From practical to playful, inspired recipes that reveal the hidden potential of plants
At the award-winning restaurant, The Acorn, plants are celebrated: explored, enhanced, coaxed with creativity, and dressed for a night of being the center of attention and the phenomenal focus of every plate. In their first cookbook, Shira Blustein and Brian Luptak—The Acorn’s owner and chef—share their truly unique recipes, highlighting the endless possibilities that come when cooking with the seasonal and wild-crafted ingredients gifted to us by nature. Defying categorization, with dishes that are anything but predictable, this cookbook will leave even the staunchest of meat eaters satisfied.
The recipe chapters are structured by season, with an Essentials chapter at the start of the book—full of pickles, vinegars, oils, and plant-based alternatives—and a Cocktails chapter at the back. All the recipes are broken into components, and range from the simple but sublime Spring Radishes with Ashed Spring Onion Almond Sauce, Fried Garlic Scapes or Stinging Nettle Soup, to the intriguing Fried Zucchini Blossoms with Fermented Zucchini Purée and Apricot Chili Sauce, Smoked Caramelized Parsnip and Potato Pâté, or Squash and Chanterelle Gnocchi. And the recipes focus on minimizing waste and maximizing the potential of each plant—as the stems of one recipe become the pickled star of another.
Encouraging us all to be adventurous with our vegetables, Acorn offers a year’s worth of seasonal recipes, infused with brilliant creativity. Visually compelling, and masterfully thought through, Acorn takes vegetarian cooking to the next level, and is a cookbook to read, admire, and inspire.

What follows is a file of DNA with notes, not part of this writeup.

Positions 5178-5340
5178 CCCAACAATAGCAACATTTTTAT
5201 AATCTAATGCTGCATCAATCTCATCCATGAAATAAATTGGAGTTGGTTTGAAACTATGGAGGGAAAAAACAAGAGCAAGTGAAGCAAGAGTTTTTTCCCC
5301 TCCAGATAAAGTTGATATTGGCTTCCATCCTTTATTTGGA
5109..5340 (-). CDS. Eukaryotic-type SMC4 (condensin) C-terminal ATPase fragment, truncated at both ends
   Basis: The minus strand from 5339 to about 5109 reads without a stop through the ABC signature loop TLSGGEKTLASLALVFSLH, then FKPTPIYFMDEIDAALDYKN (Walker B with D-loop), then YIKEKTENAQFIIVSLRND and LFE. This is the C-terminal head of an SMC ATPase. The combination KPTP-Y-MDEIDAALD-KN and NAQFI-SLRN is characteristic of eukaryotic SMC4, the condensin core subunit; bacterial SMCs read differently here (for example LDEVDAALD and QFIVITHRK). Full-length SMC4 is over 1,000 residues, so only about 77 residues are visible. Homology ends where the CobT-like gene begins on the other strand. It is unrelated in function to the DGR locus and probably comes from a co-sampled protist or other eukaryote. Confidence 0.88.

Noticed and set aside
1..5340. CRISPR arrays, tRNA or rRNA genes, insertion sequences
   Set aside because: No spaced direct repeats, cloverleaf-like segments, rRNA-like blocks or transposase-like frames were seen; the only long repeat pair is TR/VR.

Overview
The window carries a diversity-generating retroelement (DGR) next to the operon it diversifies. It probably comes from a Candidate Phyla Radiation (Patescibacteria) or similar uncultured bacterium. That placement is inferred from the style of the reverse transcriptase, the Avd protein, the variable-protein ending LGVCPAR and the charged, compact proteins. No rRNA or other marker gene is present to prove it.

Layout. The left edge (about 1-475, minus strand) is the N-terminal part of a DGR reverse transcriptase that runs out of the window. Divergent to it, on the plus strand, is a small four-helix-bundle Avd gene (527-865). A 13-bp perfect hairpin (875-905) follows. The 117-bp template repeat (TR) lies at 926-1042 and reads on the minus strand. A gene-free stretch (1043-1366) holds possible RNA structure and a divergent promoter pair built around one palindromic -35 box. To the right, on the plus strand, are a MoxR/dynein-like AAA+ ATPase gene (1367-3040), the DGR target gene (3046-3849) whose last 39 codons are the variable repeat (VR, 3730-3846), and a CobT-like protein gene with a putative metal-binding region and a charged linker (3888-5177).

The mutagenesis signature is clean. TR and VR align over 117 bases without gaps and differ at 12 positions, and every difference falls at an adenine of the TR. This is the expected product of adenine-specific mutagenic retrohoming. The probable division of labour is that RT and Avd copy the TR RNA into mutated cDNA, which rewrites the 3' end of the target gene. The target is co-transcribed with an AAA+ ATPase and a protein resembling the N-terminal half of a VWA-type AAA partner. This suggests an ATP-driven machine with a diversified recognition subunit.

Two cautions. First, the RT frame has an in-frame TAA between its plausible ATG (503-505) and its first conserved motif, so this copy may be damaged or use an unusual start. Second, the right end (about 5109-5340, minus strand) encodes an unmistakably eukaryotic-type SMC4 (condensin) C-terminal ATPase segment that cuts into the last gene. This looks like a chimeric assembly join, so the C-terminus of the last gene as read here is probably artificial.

About the authors
SHIRA BLUSTEIN is the owner and founder of The Acorn, an award-winning, vegetable-forward restaurant and bar located at the heart of Vancouver’s Main St. Since opening in 2012, The Acorn has picked up national awards for excellence—including enRoute magazine’s Top 10 Best New Restaurants—and been featured in The New York Times and Bon Appétit. It has been deemed one of the best vegetable-forward destinations in the world by CNN and The Daily Meal, and the Number 1 vegan restaurant in the world by Big Seven Travel. In 2016, Blustein opened The Arbor, a casual sequel to Acorn, on the same Main St. block, and with the same uncompromising attention to quality, detail, and plant-based deliciousness.
BRIAN LUPTAK was head chef at The Acorn for five years. Prior to this, he spent a decade cooking in some of the Canada’s finest hotels and resorts—from remote getaway locations to urban centers. By combining the structure and discipline he gained from larger institutions, with the freedom of creativity and experimentation afforded by The Acorn, Luptak raised the bar for the restaurant’s innovative dishes with his exceptional palate and discerning eye for detail and presentation. He lives in Vancouver with his partner, Christine, and puppy, Bowie.
Excerpt: Acorn: Vegetables Re-Imagined: Seasonal Recipes from Root to Stem (by (author) Shira Blustein & Brian Luptak; foreword by Julia Stiles)
I always wanted to open a restaurant, a dream I have come to realize I shared with much of the world. My mom claims it’s in my genes. Her father was the head caterer of a synagogue in Toronto, and they say the “crazy” skips a generation.
I grew up in the largest city in the Canadian prairies, Calgary, Alberta, which, when I was a teen in the 90s, felt like a never-ending suburban sprawl designed solely to prevent my escape. My youth was spent finding creative ways to release the pressure of being an enraged and hormonal teenager. As luck would have it, my instinct to rebel against suburbia led me to a group of like-minded ratty teenagers looking to differentiate themselves from their conservative-leaning parents.
In my punk beginnings, I distinctly remember an old beaten-up VHS of Faces of Death, a pop-culture relic from the 70s whose controversial subject matter made it a must-see among the young, curious, and disillusioned. The film got passed around and was dubbed so many times that the video footage was full of static, often skipping and distorting, which was probably for the best. I found out only recently that most of the video was staged, save for the slaughterhouse footage. Still, it was enough to convince me that going vegetarian was a moral imperative, and I’ve never looked back.